Life goes on – and nature has it’s ways. Everything has a purpose for all species – except for us humans, who have selfishly determined that we are better than any other animal and have turned the natural order of things on their head! Apparently we think the laws of nature don’t apply to us. But I digress………………. 🙂
After the fish have done their thing, they die, decompose and become nutrients for not only creek organisms, but all sorts of fauna and flora in the environment. Do you know that certain nitrogen elements from returning oceanic salmonids have been found in trees and plants many kilometres from any creek or river? The Pacific Salmon is one of the key species on this planet. The nutrients they give back to the earth sustain life on this planet far more than anyone would ordinarily think.
One such benefactor of the returning salmon is a little bird called the American Dipper (Cinclus mexicanus). And his favourite food is salmon eggs! You’ll see him in rivers, streams and creeks in prolific numbers when salmon return home to spawn. They’ll be seen on rocks in the water, with their characteristic ‘bobbing’ action. They will look for salmon ‘redds’ and any stray eggs that may have been washed downstream. They can also be seen underwater, either ‘walking’ along the bottom or ‘flying’ underwater!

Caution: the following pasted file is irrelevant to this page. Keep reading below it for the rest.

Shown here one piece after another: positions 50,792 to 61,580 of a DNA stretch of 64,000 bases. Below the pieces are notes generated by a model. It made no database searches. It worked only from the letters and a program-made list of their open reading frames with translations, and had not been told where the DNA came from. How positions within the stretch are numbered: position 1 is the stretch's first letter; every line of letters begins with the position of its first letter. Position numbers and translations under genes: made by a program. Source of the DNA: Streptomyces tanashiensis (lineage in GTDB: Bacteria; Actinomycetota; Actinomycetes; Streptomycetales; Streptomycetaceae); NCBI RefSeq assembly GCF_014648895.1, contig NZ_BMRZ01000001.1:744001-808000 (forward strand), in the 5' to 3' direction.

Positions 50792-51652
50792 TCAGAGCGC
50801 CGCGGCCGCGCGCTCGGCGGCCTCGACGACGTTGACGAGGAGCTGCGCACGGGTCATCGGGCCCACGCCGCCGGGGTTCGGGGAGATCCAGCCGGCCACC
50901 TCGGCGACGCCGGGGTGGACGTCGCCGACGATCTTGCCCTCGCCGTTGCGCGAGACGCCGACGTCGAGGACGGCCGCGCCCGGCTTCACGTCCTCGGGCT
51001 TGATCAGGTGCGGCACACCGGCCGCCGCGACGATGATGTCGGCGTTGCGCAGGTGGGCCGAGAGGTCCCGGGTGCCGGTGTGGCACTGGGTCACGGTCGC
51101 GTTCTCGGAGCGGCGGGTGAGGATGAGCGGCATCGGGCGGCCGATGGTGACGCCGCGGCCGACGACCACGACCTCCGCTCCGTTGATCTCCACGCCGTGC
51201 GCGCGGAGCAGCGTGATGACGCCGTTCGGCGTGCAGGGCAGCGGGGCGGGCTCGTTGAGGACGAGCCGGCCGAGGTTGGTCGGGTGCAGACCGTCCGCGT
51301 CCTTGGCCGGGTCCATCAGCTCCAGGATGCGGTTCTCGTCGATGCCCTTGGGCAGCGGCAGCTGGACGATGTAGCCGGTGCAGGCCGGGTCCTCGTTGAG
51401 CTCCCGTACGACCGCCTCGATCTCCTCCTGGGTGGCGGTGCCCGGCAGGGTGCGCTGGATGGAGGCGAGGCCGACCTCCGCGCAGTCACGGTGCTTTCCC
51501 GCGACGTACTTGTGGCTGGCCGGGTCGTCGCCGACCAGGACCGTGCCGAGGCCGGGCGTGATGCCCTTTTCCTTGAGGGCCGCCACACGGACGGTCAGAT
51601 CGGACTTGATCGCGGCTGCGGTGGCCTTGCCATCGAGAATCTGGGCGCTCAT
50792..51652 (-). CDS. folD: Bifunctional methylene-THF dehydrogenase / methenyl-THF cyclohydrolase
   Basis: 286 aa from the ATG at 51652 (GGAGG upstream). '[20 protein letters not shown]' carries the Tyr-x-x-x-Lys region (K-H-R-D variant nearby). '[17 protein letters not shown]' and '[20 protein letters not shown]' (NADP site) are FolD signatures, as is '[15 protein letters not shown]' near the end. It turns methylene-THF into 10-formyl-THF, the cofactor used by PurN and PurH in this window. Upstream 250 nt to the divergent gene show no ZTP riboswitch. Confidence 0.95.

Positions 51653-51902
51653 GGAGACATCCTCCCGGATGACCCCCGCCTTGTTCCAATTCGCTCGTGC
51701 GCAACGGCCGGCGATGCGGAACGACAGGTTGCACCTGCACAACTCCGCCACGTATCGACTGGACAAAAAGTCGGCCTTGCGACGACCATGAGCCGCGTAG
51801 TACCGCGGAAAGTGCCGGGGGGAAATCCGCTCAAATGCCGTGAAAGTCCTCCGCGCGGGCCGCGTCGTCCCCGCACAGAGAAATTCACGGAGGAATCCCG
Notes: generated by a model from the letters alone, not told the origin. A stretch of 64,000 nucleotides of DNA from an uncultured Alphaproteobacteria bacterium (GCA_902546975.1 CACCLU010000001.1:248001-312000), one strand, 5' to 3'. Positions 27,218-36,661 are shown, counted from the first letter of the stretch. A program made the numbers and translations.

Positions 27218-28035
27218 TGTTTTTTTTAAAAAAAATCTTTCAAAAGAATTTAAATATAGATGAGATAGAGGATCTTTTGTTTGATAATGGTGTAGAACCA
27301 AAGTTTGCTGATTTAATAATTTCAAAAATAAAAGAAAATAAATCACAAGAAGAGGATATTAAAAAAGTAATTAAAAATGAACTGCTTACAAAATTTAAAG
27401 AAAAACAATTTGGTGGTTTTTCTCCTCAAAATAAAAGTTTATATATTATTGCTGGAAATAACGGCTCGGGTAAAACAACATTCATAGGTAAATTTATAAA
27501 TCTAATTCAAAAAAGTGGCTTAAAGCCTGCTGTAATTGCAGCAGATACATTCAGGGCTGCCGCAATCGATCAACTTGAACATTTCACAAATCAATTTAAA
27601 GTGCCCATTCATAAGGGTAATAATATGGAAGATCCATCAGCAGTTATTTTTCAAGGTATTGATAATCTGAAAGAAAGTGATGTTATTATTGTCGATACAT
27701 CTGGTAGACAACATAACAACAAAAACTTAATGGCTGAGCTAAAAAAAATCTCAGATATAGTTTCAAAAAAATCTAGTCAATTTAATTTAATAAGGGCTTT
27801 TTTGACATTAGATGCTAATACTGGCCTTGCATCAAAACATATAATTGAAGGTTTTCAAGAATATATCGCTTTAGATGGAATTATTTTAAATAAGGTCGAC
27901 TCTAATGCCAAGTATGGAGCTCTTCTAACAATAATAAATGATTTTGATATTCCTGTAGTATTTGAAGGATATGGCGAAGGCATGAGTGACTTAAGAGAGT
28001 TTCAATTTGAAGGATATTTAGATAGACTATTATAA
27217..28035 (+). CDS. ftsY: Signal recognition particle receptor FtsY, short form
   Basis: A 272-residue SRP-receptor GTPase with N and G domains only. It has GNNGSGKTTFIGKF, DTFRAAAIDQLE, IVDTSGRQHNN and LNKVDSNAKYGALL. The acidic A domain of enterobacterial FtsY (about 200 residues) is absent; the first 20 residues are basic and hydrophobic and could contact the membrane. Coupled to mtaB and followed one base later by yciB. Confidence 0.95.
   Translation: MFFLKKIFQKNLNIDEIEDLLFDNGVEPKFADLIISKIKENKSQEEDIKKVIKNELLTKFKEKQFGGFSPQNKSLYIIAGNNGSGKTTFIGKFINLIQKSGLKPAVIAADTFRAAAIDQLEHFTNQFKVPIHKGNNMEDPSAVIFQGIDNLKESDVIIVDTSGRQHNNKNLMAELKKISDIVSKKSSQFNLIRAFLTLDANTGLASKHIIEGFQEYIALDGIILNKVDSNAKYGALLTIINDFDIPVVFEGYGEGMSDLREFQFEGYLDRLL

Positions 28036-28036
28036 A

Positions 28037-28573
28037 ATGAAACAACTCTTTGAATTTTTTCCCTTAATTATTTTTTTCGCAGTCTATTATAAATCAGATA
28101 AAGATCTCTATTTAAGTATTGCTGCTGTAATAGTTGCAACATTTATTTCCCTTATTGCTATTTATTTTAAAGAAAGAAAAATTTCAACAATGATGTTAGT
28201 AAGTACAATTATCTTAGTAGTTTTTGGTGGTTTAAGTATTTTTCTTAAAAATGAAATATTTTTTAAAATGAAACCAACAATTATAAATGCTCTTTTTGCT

Feeding behaviour – Most food is caught underwater. The Dipper may walk with only its head submerged, or may dive, “flying” underwater and walking on the bottom, probing under stones in streambed. Also will swim on surface to pick up floating insects. Occasionally takes insects from streamside rocks, rarely makes short flights to catch insects in mid-air
Diet – Mostly aquatic insects. Feeds on many kinds of aquatic insects, including larvae of caddisflies, mayflies, beetles, bugs, and mosquitoes, as well as adults of these insects and many others; also some worms and snails. Also eats fish eggs and very small fish (less than 3″ long)
Below are some local Noons Creek photos of the American Dipper. He’s quite entertaining to watch, so if you get the chance, just stand back and enjoy for a while.
Photo and video credits to volunteer Aude Bertoncello.